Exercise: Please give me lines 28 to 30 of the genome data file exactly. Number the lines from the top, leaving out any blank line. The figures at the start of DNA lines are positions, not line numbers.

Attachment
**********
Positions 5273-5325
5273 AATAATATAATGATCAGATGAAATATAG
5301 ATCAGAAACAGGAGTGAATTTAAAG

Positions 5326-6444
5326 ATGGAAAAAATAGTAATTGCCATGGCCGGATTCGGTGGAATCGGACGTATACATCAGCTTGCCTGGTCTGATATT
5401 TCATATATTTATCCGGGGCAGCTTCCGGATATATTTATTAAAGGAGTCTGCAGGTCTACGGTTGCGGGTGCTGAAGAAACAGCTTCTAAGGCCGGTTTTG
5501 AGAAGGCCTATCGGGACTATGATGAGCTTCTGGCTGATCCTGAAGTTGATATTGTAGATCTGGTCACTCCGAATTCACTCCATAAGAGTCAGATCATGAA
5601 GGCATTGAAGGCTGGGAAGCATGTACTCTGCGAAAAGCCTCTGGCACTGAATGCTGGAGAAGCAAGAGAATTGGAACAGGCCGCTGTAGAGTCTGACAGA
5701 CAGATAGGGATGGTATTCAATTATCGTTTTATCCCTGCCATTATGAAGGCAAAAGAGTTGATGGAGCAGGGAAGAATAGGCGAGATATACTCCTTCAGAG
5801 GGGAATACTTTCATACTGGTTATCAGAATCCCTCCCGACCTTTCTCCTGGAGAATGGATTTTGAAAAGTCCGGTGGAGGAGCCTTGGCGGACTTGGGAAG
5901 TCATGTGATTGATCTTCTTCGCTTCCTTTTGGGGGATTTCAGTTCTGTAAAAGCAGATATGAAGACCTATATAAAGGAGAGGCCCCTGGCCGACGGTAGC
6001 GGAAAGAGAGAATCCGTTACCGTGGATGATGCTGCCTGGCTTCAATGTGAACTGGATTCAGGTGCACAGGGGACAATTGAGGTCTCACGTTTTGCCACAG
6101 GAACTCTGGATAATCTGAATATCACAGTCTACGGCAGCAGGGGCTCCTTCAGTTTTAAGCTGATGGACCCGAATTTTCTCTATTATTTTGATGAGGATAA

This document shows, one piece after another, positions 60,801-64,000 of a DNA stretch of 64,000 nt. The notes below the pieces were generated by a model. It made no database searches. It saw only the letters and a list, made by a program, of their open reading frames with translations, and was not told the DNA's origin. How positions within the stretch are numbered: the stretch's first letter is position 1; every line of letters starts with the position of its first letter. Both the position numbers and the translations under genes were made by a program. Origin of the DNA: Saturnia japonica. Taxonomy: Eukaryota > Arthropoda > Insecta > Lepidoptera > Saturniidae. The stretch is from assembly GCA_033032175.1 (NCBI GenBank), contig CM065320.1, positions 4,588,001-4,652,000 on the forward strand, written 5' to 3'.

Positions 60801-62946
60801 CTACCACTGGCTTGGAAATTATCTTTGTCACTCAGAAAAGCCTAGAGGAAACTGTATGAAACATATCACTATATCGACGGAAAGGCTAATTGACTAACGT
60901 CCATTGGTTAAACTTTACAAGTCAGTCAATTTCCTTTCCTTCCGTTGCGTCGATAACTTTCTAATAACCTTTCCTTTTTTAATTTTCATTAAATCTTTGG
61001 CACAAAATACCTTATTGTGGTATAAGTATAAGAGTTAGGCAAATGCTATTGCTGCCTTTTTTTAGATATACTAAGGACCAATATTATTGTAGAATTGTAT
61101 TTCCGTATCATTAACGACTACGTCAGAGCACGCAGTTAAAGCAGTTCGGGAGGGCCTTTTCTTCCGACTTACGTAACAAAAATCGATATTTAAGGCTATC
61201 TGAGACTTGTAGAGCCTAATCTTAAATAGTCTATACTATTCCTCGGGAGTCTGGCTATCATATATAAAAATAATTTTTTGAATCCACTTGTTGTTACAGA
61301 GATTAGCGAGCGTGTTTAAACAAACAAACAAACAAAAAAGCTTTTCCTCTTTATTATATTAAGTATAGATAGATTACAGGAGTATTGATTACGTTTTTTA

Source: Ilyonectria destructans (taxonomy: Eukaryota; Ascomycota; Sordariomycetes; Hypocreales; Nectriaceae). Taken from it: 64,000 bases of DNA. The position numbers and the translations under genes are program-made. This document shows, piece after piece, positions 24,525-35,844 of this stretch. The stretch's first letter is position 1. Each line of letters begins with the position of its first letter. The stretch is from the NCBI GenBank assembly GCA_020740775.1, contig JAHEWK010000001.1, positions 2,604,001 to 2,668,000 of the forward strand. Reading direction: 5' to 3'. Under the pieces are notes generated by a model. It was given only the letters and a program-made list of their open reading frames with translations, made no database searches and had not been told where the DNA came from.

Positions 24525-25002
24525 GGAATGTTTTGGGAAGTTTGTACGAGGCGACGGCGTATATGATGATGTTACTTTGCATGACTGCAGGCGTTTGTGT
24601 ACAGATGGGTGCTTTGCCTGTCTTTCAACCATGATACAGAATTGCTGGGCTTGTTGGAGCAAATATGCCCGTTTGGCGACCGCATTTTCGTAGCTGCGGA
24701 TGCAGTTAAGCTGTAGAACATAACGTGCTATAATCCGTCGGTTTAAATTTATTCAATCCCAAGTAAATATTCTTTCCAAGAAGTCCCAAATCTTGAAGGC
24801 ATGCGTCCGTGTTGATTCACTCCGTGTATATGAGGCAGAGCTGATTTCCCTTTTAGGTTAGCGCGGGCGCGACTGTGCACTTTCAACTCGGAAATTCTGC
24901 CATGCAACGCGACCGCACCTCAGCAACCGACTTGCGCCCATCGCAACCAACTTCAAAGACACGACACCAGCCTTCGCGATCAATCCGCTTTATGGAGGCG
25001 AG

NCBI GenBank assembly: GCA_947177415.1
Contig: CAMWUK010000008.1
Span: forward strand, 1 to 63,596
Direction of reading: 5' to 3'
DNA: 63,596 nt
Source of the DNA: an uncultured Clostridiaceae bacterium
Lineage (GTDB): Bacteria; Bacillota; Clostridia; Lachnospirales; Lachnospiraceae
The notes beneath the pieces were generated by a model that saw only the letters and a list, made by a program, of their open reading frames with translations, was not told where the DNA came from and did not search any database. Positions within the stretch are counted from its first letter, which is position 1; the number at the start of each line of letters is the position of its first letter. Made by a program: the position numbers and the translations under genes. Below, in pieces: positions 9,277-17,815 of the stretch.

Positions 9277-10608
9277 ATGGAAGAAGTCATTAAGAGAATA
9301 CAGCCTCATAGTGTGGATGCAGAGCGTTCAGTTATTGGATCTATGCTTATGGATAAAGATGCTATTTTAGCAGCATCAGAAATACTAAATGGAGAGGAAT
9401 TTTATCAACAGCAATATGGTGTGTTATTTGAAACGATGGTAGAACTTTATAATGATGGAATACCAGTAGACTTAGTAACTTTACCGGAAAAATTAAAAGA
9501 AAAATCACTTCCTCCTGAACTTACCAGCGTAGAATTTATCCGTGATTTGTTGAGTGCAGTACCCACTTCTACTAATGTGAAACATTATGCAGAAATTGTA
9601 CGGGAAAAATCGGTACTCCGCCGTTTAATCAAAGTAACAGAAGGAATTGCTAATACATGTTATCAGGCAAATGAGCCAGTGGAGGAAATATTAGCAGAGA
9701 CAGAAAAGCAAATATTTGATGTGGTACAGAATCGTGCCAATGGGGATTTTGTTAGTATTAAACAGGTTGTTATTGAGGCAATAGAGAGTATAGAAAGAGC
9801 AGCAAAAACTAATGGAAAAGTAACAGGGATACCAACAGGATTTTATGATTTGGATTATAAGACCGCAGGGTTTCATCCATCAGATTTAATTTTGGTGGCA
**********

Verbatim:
24901 CATGCAACGCGACCGCACCTCAGCAACCGACTTGCGCCCATCGCAACCAACTTCAAAGACACGACACCAGCCTTCGCGATCAATCCGCTTTATGGAGGCG
25001 AG

NCBI GenBank assembly: GCA_947177415.1